What kind of room have you created?

Emma Donoghue writes a chilling story in her book Room. It’s about a young woman and her son who are kept prisoners in an 11-by-11 room. Old Nick comes frequently at night to rape Jack’s Ma, but, while he visits, Jack sleeps in the wardrobe, almost unaware of what’s happening. Jack, who is five, has never been outside of the room.

The book is chilling, but it also is an intriguing story of survival and resilience.  Despite the horror of their imprisonment, Jack’s Ma creates a rich environment  to nourish Jack.

Jack watches TV, but only one show at a time. “I’d love to watch TV all the time,” he says, “but it rots our brains.”

He learns about art from pictures, such as “Great Masterpieces of Western Art No. 3: The Virgin and Child with St. Anne and St. John the Baptist,” that his mother has saved from their oatmeal boxes. He draws on toilet paper and loves to read even though he and his Ma have only nine books and only four of those have pictures inside.

Jack and his mother create an egg snake by carefully removing the egg from the eggshell. “Eggsnake is more longer than all around room. We’ve been making him since I was three,” Jack reports. “Hie lives in under bed all coiled up keeping us safe.”

Jack exercises with games like trampoline, which really is just jumping on the bed. He runs track, explaining that “track goes around bed from wardrobe to lamp.”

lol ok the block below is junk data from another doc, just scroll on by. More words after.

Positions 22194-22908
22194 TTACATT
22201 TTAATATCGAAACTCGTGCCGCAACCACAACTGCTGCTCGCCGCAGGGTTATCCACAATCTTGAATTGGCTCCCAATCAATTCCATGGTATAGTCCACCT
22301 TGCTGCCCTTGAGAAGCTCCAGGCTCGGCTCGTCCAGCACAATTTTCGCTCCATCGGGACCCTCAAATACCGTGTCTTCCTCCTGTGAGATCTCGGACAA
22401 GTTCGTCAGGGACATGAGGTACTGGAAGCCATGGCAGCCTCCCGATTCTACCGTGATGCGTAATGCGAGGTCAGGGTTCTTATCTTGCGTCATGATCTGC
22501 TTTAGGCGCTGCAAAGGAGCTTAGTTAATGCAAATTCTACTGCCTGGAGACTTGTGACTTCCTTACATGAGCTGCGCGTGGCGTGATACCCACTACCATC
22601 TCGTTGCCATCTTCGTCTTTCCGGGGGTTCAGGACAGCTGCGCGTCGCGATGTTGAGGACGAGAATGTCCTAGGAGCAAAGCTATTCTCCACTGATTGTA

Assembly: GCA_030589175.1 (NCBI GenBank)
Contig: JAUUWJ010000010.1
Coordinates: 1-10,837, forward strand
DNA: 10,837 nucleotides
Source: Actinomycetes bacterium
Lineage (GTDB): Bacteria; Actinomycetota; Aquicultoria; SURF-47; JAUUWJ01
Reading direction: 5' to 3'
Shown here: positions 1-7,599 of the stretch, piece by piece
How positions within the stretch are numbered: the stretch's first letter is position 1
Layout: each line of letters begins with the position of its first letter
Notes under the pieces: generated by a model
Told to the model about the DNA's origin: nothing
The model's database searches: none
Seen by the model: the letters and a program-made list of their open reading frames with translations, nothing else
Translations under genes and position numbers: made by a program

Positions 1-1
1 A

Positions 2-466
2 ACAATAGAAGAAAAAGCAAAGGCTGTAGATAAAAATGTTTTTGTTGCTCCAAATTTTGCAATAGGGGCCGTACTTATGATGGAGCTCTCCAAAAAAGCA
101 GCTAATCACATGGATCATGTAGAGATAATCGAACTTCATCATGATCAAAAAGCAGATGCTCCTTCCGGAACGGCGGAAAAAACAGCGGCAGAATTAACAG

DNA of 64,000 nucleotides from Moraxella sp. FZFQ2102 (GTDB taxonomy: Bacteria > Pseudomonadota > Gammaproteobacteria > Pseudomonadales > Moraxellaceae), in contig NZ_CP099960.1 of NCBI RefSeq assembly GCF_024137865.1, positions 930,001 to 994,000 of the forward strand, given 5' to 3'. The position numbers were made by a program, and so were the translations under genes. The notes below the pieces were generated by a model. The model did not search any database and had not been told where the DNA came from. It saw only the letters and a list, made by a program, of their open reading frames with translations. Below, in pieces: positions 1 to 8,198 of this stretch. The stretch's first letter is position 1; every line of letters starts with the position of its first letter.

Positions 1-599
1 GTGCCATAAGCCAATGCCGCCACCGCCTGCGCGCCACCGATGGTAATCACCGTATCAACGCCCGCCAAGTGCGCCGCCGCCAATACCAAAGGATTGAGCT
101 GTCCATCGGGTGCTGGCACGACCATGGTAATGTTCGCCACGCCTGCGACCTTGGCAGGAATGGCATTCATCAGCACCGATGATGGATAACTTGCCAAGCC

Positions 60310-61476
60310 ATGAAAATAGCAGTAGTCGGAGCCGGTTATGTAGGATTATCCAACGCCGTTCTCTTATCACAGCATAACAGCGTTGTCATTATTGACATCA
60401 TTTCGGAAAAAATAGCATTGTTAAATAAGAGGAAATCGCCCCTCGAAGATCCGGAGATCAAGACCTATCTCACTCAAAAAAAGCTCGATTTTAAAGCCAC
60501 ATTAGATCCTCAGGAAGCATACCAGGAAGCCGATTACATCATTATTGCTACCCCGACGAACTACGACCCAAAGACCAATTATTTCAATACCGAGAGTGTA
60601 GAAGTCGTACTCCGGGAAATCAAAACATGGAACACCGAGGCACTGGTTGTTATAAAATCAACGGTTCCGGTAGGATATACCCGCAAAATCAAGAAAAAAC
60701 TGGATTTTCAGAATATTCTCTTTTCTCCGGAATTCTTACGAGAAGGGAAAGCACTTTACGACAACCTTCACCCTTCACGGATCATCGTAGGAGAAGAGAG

The mother and child sing songs and play orchestra by seeing what noises they can “bang out of things,” and they play games like Checkers. Jack sharpens the pencil with a knife and writes, “I am five the day before yesterday.”

For Joy, the book brought up some questions to answer and to think about.

What room did she grow up in? What were the rooms like that she lived in when she was five? What did her parents do to create a nourishing environment?

What kind of rooms did she create for her own children?

What kind of rooms has she created for herself and for her family to live in now?

Fayteen suggests all of us need safe places where we feel free to grow. Often, as a counselor, she helps her clients to be more aware of the environment that they grew up in and the environment they live in now.

 All of us, Fayteen says, need a safe “room” where we can retreat from the world. We need a place that nourishes us and enhances who we are and who we want to become.

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